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The scientific contributions of Giorgio Parisi, who has won the 2021 Nobel Prize in physics, are so many that it would be impossible to mention all of them in a short piece.

As members of the Italian chapter of the Complex Systems Society, we would like to focus our attention only on stochastic resonance and the multifractal description of turbulence, two landmarks of complex physical systems that have proved particularly relevant for the study of the climate system – the overarching theme of this year’s Nobel prize motivation.

Usually, the concept of noise is associated with something negative, that one might want to reduce as much as possible. However, in the early 1980s, Parisi and collaborators discovered that when it comes to nonlinear physical systems such as the Earth’s climate, noise might play a positive role. This is due to a phenomenon known as stochastic resonance, observed in nonlinear systems where a characteristic frequency is present, for example in the form of a periodic perturbation. The right amount of noise can amplify the signal-to-noise ratio, favouring the emergence of a behaviour which would not be observed with a lower or higher noise level.

Stochastic resonance has been used to explain an apparent climatological paradox. For the last few million years, the average temperature on Earth has been strongly correlated with the flux of energy coming from the Sun, mostly due to the eccentricity of our planetary orbit. The variation of the energy flow is approximately periodic, with a characteristic period of about 100,000 years, but is too small to account for temperature variations of the order of 10 °C, such as those that can be reconstructed from the paleoclimatic record.

However, let’s also consider the internal dynamics of the ocean and the atmosphere (with periods of a few months and a few thousand years, respectively), which can be viewed as noise. It is possible to show that such noise, combined with periodic changes in the energy flow from the Sun, induces large variations of the global temperature which are roughly periodic. If one of those two ingredients, noise or periodic forcing, is absent, the phenomenon cannot hold. Curiously, Parisi’s article on stochastic resonance was rejected by top-tier journals such as Science and the Journal of Atmospheric Science. For almost a decade stochastic resonance was considered nothing more than a math curiosity, until it became clear that it characterizes many physical and biological systems. To date the article, published in 1982, has been cited thousands of times1.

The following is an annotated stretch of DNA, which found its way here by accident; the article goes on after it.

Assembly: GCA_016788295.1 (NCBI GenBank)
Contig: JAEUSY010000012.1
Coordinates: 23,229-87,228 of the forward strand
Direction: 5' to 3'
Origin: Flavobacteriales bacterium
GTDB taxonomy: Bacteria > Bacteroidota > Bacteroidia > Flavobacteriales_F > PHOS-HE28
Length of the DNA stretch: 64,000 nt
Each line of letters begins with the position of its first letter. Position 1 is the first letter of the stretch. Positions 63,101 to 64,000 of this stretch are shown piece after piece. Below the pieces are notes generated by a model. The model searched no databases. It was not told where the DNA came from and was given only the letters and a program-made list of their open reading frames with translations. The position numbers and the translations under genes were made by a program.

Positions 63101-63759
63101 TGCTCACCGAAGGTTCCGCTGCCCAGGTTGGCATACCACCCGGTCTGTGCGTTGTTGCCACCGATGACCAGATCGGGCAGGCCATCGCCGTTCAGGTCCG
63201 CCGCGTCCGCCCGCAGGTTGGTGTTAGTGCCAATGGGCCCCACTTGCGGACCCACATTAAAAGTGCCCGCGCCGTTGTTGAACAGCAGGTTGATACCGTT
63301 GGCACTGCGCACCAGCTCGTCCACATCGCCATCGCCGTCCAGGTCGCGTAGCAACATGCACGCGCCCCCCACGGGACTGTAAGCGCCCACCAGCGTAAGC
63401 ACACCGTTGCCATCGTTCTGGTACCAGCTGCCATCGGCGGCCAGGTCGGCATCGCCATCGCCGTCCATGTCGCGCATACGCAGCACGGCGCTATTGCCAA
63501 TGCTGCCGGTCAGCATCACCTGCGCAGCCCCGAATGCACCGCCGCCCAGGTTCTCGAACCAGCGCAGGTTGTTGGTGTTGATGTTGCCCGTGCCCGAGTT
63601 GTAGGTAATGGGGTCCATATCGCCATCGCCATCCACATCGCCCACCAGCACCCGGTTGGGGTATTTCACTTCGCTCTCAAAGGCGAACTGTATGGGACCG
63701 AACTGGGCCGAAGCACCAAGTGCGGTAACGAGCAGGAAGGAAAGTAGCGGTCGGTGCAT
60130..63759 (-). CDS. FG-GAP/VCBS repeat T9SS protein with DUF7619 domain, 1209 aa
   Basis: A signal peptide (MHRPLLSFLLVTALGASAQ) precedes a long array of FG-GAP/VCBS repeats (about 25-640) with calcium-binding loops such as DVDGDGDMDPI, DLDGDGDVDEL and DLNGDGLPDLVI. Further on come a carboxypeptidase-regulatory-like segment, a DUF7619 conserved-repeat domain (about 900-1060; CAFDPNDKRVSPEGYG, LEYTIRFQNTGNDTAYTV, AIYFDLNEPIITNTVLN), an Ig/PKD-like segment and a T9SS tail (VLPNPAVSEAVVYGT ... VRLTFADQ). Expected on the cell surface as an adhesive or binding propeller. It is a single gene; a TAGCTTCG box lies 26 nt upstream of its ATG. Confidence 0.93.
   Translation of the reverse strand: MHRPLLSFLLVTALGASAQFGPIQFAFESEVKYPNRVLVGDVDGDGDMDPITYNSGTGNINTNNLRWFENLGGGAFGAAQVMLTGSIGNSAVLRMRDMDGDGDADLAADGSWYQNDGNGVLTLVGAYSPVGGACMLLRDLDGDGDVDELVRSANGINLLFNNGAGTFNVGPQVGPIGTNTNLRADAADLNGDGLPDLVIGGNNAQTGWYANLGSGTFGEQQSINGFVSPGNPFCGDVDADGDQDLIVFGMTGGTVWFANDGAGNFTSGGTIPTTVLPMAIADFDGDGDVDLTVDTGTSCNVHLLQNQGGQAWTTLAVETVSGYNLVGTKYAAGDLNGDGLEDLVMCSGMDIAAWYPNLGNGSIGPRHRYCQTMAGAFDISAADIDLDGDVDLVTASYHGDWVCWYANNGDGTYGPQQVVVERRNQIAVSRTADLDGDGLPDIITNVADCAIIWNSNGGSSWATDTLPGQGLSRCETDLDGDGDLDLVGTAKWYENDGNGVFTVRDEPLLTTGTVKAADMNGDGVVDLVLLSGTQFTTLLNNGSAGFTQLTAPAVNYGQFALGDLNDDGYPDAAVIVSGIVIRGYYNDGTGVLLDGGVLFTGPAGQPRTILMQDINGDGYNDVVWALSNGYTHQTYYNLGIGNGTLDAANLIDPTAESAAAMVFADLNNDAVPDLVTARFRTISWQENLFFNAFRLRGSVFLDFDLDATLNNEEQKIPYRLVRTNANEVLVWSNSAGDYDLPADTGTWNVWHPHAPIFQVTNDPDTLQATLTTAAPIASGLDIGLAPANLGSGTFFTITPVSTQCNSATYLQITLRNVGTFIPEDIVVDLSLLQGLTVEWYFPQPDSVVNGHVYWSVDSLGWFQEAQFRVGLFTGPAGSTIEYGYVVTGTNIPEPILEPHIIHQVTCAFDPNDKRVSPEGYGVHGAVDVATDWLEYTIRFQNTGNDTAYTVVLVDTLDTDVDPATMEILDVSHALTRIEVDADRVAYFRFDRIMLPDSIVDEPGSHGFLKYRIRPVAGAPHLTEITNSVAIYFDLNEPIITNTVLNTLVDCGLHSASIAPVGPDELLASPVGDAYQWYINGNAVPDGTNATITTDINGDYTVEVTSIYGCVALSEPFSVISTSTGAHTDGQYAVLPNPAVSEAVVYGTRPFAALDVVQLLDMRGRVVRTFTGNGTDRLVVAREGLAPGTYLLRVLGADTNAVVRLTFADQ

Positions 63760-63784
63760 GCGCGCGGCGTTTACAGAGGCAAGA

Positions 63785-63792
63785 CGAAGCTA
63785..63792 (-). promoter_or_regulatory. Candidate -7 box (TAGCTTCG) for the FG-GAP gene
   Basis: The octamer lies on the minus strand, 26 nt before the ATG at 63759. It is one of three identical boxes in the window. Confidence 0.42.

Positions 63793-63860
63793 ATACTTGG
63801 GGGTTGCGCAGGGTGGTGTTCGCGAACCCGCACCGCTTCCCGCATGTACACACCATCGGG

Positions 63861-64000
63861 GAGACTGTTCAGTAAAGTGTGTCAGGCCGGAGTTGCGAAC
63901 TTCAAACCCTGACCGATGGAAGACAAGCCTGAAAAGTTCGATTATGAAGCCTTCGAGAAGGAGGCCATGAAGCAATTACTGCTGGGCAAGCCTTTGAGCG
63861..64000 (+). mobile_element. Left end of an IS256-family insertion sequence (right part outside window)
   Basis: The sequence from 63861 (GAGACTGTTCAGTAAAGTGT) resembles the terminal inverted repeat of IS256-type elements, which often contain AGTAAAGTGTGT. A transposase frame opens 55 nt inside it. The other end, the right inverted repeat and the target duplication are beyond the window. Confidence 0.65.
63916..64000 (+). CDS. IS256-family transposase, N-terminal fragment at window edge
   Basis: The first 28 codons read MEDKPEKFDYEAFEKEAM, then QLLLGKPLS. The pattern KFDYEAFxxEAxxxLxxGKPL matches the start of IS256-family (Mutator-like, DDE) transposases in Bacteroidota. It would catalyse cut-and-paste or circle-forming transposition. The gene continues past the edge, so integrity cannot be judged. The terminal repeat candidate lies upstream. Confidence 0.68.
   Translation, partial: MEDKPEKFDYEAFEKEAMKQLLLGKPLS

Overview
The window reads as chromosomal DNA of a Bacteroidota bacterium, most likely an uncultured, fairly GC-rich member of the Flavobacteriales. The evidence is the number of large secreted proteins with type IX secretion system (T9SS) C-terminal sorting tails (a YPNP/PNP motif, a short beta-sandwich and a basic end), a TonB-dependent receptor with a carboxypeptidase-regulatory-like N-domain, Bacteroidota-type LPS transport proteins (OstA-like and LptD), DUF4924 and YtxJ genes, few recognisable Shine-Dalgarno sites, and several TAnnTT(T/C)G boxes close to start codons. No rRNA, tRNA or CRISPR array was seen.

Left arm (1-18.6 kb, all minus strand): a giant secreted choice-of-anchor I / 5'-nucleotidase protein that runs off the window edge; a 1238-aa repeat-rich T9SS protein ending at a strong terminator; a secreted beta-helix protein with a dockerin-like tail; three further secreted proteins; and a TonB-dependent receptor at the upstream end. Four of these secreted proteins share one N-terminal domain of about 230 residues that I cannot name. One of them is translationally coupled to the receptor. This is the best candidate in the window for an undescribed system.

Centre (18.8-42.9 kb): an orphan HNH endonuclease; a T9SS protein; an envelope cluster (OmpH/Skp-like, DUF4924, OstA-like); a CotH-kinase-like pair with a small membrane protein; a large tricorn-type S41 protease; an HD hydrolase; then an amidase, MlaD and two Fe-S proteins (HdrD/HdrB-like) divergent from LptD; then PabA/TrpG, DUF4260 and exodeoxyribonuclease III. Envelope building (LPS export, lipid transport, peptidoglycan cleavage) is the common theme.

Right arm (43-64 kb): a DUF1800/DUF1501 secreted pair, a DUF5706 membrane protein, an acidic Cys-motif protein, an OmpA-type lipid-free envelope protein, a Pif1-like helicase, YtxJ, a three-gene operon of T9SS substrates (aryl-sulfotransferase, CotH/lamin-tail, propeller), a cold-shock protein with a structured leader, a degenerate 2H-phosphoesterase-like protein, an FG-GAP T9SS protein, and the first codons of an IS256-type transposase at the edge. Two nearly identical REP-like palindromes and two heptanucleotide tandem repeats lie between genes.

Fully developed turbulence, i.e. the behavior of a fluid when the Reynolds number (the ratio of inertial to viscous forces) is very large and small-scale fluctuations become increasingly important, is another very complex phenomenon. It involves many degrees of freedom, spatio-temporal chaos, strong nonlinearity, and among other things, it is relevant for modelling the atmosphere and the climate.

A first description of the statistical features of these systems at small scales is due to Andrej Kolmogorov’s 1941 theory, also known as K41, whose results are in good (but not perfect) agreement with the observations. As noted by Lev Landau in a famous footnote in his 1959 book on fluids, K41 cannot be exact, because a unique exponent is used to describe how fluctuations vary at different spatial scales. In 1962 Kolmogorov proposed a refinement of his theory, followed by further investigation by Mandelbrot and Frisch in the 1970s, but there was still some disagreement between theoretical expectations and observations.

In the 1980s, Parisi and collaborators proposed a multifractal description2 3of fully developed turbulence, assuming that there is not a unique scaling exponent governing fluctuations, but a continuous spectrum of exponents, each belonging to a given fractal set. It is something less than a theory, but it allows precise predictions in terms of a unique ‘ingredient’ which can be estimated from experimental data. The multifractal description has had an important role in statistical physics, chaos and disordered systems, especially to elegantly clarify that the traditional paradigm was wrong, and that an infinite set of exponents is necessary for a complete characterization of fully developed turbulence.

In the early 1980s, those works involved very young researchers, the oldest being Giorgio Parisi himself (born in 1948) and the youngest being Giovanni Paladin (1958). It is worth wondering if, nowadays, such a group of physicists could exist at all: the time scales of academic research, especially in Italy, are now dramatically longer and young researchers are much less young, and more likely to spend time on grant writing and application-driven funded projects.

We hope that Giorgio’s Nobel Prize in Physics will attract the attention of funding institutions towards complex systems, because of their broad range of applicability from cells to societies and of how they stretch the current boundaries of physics. And that the Italian government will quickly increase the percentage of GDP spent on research to 3%, so that stories like this are not forever a thing of the past.